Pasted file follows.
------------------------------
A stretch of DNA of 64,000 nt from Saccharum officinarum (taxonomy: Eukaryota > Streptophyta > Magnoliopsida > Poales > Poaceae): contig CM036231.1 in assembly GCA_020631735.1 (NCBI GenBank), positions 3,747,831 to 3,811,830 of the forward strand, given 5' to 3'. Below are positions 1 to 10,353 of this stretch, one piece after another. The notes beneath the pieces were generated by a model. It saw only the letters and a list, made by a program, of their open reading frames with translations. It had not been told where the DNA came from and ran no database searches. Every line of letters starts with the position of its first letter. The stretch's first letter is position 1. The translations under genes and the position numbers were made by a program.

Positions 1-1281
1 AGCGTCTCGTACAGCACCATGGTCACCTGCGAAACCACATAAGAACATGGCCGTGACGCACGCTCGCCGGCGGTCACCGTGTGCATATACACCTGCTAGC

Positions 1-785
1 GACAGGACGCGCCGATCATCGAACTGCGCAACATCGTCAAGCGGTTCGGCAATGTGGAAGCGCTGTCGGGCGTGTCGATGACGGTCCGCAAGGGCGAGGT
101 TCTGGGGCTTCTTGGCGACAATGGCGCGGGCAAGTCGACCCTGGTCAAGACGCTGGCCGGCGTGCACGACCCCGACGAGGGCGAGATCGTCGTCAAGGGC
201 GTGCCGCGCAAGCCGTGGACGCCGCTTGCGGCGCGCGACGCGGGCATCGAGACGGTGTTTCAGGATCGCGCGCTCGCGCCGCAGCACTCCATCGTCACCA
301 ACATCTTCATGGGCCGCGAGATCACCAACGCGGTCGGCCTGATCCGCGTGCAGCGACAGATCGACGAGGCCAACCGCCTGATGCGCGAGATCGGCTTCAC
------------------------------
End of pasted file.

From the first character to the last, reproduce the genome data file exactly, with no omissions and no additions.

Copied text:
A stretch of DNA of 64,000 nt from Saccharum officinarum (taxonomy: Eukaryota > Streptophyta > Magnoliopsida > Poales > Poaceae): contig CM036231.1 in assembly GCA_020631735.1 (NCBI GenBank), positions 3,747,831 to 3,811,830 of the forward strand, given 5' to 3'. Below are positions 1 to 10,353 of this stretch, one piece after another. The notes beneath the pieces were generated by a model. It saw only the letters and a list, made by a program, of their open reading frames with translations. It had not been told where the DNA came from and ran no database searches. Every line of letters starts with the position of its first letter. The stretch's first letter is position 1. The translations under genes and the position numbers were made by a program.

Positions 1-1281
1 AGCGTCTCGTACAGCACCATGGTCACCTGCGAAACCACATAAGAACATGGCCGTGACGCACGCTCGCCGGCGGTCACCGTGTGCATATACACCTGCTAGC

Positions 1-785
1 GACAGGACGCGCCGATCATCGAACTGCGCAACATCGTCAAGCGGTTCGGCAATGTGGAAGCGCTGTCGGGCGTGTCGATGACGGTCCGCAAGGGCGAGGT
101 TCTGGGGCTTCTTGGCGACAATGGCGCGGGCAAGTCGACCCTGGTCAAGACGCTGGCCGGCGTGCACGACCCCGACGAGGGCGAGATCGTCGTCAAGGGC
201 GTGCCGCGCAAGCCGTGGACGCCGCTTGCGGCGCGCGACGCGGGCATCGAGACGGTGTTTCAGGATCGCGCGCTCGCGCCGCAGCACTCCATCGTCACCA
301 ACATCTTCATGGGCCGCGAGATCACCAACGCGGTCGGCCTGATCCGCGTGCAGCGACAGATCGACGAGGCCAACCGCCTGATGCGCGAGATCGGCTTCAC